Many Nigerians still think “234 or 23401” is the postal code for Nigeria, but sadly, this is very wrong. There is a website individuals can get postal codes for almost any address in Nigeria, but the laxity in its management by the Nigerian Postal Service (NIPOST), the government agency responsible for managing that website is where the story begins.
The website http://nigeriapostcodes.com/ was first registered on December 4, 2009 before it expired on December 4, 2016, and was not renewed again, at least not by NIPOST. A BusinessDay article at the time, chronicling dysfunctional websites by government agencies, tried to draw attention to this. Today, an unknown entity has resurrected the website, which is now far from offering accurate information, and since whichever private entity that owns it is not obligated to run it as a charity, adverts have been generously embedded all over it for revenue.
On July 11, 2017, more than seven months after the original website expired, NIPOST registered another website, this time; www.nigeriapostcode.com.ng. Making an internet search for ‘Nigeria Postal Code’ still favours the old website that has now been taken over by someone else, as the new website by NIPOST hardly shows up on the first page.
While the postal code website may have been lucky to somewhat get resurrected, others have not. Three years ago in 2016, it was observed on the website of the National Bureau of Statistics (NBS), that some ‘important links’ were listed in the footer area. Among these are Federal Ministry of Health, hyperlinked to the address; www.fmh.gov.ng, and the Federal Ministry of Finance, hyperlinked to the address; www.fmf.gov.ng. Both addresses showed a ‘suspended page’, an indication that the hosting account for each of the websites was no longer active.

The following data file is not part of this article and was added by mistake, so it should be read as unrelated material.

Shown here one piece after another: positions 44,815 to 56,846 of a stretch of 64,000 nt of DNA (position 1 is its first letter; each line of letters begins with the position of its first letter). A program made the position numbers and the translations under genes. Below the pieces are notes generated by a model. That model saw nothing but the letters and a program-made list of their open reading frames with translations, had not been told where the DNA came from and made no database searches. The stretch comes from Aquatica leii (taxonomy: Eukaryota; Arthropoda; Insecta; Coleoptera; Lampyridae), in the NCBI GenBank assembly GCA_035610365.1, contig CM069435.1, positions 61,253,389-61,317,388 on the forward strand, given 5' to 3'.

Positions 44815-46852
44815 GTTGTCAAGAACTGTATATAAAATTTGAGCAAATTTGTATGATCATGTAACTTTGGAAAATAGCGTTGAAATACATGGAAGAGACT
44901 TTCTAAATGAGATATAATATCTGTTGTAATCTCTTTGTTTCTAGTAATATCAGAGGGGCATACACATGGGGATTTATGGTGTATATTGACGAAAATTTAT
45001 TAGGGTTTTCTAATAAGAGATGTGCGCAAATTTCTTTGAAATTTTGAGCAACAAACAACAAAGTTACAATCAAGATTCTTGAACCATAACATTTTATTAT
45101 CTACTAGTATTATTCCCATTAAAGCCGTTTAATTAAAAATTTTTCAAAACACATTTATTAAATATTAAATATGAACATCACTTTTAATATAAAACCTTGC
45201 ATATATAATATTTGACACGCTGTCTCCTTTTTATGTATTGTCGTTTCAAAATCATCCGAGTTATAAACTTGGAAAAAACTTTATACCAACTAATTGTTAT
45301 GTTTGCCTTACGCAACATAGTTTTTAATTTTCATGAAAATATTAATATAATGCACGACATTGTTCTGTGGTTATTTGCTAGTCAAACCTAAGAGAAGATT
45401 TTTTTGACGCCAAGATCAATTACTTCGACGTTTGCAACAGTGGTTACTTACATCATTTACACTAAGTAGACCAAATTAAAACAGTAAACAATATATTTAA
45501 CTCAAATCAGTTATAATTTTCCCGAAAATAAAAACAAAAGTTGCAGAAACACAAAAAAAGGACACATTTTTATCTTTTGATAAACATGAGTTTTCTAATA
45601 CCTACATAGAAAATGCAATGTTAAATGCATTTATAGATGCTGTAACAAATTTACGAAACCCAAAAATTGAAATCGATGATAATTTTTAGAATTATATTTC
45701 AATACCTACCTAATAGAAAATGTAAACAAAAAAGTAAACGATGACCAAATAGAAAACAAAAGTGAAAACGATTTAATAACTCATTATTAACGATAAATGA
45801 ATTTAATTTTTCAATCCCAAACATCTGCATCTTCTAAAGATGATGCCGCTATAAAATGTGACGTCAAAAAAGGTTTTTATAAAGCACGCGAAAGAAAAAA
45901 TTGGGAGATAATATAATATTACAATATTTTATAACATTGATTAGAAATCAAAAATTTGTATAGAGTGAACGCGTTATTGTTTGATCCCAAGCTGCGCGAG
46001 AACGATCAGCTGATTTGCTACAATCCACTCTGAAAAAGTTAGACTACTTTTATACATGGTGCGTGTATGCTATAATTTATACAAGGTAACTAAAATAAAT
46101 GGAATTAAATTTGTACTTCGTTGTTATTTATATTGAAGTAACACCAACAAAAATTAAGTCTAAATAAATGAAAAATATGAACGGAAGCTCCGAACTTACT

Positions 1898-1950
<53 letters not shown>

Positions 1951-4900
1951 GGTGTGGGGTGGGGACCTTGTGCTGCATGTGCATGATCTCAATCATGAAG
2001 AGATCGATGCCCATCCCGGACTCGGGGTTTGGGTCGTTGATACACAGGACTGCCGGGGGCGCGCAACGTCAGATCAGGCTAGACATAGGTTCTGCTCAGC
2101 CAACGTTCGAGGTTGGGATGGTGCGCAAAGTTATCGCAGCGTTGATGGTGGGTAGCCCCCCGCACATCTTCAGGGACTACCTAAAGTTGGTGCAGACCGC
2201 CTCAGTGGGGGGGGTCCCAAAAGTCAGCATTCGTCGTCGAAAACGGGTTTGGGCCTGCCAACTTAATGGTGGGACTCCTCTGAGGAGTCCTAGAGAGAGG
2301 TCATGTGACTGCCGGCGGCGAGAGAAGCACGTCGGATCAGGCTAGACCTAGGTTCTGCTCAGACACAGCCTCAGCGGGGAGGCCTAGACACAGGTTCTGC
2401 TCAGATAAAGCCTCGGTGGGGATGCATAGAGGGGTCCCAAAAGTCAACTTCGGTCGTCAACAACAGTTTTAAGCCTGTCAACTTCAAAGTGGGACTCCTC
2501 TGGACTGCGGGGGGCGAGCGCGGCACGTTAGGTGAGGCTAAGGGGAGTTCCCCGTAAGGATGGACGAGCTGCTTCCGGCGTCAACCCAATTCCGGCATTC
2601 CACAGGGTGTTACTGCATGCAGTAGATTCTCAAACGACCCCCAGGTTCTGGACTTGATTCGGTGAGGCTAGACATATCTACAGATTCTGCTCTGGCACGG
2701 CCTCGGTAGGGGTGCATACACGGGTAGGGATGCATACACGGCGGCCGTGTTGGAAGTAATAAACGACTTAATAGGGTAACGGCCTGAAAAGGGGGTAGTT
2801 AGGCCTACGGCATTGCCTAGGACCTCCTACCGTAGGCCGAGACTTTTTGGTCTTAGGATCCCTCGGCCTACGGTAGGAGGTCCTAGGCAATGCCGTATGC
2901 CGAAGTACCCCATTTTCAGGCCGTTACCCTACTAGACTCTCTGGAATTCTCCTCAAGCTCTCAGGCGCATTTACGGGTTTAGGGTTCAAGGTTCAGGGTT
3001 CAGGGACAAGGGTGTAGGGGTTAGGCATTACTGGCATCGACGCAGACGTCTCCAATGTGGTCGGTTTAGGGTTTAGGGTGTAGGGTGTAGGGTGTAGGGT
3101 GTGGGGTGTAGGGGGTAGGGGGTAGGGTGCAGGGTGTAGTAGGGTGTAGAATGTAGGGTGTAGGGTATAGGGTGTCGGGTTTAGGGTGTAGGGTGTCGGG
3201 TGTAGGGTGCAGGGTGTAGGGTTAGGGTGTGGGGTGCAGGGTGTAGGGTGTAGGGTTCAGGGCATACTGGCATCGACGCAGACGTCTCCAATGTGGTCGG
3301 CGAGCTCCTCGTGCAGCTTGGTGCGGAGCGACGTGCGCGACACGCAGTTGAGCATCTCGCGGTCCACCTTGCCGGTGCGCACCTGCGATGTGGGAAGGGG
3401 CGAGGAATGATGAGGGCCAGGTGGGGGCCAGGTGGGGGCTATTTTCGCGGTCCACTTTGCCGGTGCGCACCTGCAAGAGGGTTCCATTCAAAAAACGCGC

Both ministries operate accessible web addresses at www.health.gov.ng and www.finance.gov.ng whereas three years later (in 2019), they are still referenced on other official portals such as the NBS as fmh.gov.ng and fmf.gov.ng respectively; web addresses that still do not function.
As noted in the BusinessDay report, the conflicting addresses, though showing government domain extensions, are capable of causing either mistrust or confusion for people who may have official business to transact with the ministries, departments, and agencies of government.
Also, the website of the Economic and Financial Crimes Commission (EFCC) when previously visited, prompted an antivirus alert (at least by Bitdefender) stating the website is unsafe and it has detected elements that may harm the computer. On Tuesday, even after three years, the security prompt indicated “Fraudulent page blocked for your protection”. It further noted that; Fraudulent pages usually attempt to trick you into sending money with the intent of obtaining unlawful gain.
Ignoring the security warning and accepting the risks, another surprise awaits a visitor to the website. Three years later, the EFCC’s media and public affairs page is still showing a “page cannot be found” notice when visited to reach out to the unit for response as to why the anti-fraud agency’s website is itself being considered a fraud threat to PCs.